The disposal of unused and/or out of date medicines varies across European countries. You can find information on medicines disposal schemes in different European countries at www.medsdisposal.eu
Unused and expired medicines, returned to pharmacies or dedicated collection points, are taken back by the pharmaceutical distribution. Thanks to reverse logistics, which collects pharmaceutical waste after delivery of medicines and prevents vehicles from returning empty, distributors ensure that the waste is transported to be properly destroyed by a specialized company.
A medicine includes not only the active substance, but all the chemical compounds that make it cohesive and help in its delivery in the human body. The primary and secondary packaging, the information leaflet and the ancillary devices are also considered part of the medicinal product.
The practical methods for recycling all these elements may vary depending on the country and the standards in force. For example, some countries would recommend people to bring back only the medicines and their primary packaging (e.g., blister) and to put the secondary packaging (the cardboard) with the regular wastepaper and the ancillary devices (if recyclable) with the plastic waste. Some other countries will collect everything (medicines and their primary and secondary packaging) and sort the recyclable parts in collaboration with a recycling centre. Other countries may also collect everything and send it all for incineration, since incineration also needs bulk combustible compounds to be effective.
The recycling of active substances or chemical compounds of a medicine is not done. This is because there is no science or technology for an efficient process that would not be a waste of resources. The best way to completely eliminate these substances is by incineration. This prevents them from ending up and accumulating in the environment, where it would not normally exist in high concentrations.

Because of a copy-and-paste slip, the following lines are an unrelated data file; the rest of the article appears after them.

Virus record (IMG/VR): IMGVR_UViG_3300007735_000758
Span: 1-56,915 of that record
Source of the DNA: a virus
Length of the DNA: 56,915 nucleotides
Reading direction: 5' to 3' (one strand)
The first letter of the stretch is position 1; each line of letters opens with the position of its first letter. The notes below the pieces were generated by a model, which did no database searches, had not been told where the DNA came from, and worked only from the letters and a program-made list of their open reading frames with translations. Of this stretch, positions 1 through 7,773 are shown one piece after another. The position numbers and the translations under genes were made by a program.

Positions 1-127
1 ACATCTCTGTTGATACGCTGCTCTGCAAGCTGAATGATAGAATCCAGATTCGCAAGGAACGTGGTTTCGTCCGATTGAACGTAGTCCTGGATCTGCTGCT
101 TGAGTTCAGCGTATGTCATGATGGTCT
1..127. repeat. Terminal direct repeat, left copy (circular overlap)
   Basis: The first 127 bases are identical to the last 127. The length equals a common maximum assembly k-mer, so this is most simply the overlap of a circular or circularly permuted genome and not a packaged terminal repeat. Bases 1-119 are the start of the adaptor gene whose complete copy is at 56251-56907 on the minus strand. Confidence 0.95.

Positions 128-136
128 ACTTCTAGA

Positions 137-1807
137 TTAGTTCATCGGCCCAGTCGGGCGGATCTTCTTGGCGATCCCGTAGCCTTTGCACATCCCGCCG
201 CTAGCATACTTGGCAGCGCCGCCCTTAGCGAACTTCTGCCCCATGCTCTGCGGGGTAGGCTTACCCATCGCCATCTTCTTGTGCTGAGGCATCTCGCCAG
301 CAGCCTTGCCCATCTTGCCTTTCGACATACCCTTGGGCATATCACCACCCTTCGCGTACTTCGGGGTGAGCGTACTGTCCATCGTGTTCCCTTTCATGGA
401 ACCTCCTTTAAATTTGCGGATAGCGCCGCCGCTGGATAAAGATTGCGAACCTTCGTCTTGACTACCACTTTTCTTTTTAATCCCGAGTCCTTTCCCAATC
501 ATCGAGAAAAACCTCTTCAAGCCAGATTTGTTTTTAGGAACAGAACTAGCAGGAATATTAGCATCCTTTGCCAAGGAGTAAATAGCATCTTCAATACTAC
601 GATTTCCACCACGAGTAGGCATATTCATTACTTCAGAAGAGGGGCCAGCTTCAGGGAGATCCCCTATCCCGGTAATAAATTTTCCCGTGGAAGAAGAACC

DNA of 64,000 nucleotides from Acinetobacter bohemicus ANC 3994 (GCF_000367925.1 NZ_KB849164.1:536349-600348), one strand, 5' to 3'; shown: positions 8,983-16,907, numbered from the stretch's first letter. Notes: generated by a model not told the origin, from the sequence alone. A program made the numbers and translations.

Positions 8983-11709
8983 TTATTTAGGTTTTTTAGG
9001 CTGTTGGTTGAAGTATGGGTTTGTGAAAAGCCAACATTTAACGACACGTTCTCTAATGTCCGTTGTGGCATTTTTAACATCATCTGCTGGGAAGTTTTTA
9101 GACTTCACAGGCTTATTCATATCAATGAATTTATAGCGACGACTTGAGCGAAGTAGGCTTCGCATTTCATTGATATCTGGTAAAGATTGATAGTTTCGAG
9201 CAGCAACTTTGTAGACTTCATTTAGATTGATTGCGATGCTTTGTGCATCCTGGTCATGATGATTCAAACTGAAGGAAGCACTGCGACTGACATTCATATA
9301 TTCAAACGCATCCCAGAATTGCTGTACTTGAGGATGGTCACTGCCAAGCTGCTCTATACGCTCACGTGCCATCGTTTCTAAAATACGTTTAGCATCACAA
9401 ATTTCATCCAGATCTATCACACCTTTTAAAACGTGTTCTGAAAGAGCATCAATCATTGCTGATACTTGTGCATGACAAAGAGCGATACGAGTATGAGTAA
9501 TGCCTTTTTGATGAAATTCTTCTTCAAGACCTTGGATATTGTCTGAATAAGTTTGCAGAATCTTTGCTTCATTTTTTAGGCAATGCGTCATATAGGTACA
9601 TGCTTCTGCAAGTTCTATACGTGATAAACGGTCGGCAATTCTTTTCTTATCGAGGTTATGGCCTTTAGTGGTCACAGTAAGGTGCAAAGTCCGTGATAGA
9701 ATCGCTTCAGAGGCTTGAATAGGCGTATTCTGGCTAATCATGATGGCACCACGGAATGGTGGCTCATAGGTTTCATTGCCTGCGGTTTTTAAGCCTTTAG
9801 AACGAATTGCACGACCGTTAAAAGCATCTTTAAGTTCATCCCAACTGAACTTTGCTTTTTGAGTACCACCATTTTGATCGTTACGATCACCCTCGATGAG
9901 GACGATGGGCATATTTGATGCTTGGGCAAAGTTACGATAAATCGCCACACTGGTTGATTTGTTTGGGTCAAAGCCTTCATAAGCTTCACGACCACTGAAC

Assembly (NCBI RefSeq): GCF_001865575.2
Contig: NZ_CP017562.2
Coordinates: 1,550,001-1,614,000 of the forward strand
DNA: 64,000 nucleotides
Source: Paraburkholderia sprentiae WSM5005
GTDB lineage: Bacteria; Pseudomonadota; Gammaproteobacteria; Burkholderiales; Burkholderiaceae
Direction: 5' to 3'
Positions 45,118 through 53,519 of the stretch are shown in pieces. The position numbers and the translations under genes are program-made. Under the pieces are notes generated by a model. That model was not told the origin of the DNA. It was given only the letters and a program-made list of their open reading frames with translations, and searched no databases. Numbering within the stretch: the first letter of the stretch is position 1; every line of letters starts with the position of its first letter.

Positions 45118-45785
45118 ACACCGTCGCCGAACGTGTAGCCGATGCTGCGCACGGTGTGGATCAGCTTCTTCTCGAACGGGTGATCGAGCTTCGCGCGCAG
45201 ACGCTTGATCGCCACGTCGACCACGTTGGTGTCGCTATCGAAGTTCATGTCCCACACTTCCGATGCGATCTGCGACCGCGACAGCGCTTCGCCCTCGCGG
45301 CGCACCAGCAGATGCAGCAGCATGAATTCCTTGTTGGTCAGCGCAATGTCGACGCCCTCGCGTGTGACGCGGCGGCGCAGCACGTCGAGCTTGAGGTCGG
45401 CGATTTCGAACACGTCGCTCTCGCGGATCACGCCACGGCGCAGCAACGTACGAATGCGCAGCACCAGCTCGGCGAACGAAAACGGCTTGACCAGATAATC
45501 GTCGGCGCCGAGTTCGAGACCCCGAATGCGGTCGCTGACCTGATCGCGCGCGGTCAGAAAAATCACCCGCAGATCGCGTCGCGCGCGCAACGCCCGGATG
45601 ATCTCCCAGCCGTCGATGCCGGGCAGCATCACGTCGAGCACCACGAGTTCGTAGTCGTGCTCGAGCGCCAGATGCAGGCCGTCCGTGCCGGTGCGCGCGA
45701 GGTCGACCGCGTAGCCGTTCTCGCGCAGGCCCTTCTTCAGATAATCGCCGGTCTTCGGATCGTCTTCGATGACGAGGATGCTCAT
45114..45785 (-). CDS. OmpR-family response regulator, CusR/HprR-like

Please see our interactive map to find out what to do with your expired or unused medicines in your country. If you would like to know how medicines are eliminated in your country, the relevant local authorities can provide you with more information.
Medicines can enter the environment via sewers and increase exposure to for example aquatic organisms. Research is continuously being carried out to evaluate any potential risks, however human medicines are meant for people and therefore their unnecessary exposure in the environment should be minimised. Click here to find out how to safely dispose of medicines in your country
Manufacturers guarantee the quality, safety and efficacy of medicines up until their expiry date as long as they are preserved according to instructions. After this it cannot be guaranteed, which means the medicine may not work as originally intended
Ask your pharmacist or doctor
You can take part in the #medsdisposal campaign by talking about it to your friends and family, sharing the video, social media pages and website of the campaign or tweeting using the #MedsDisposal hashtag. If you represent an association or other body interested in the topic, you can also endorse the campaign.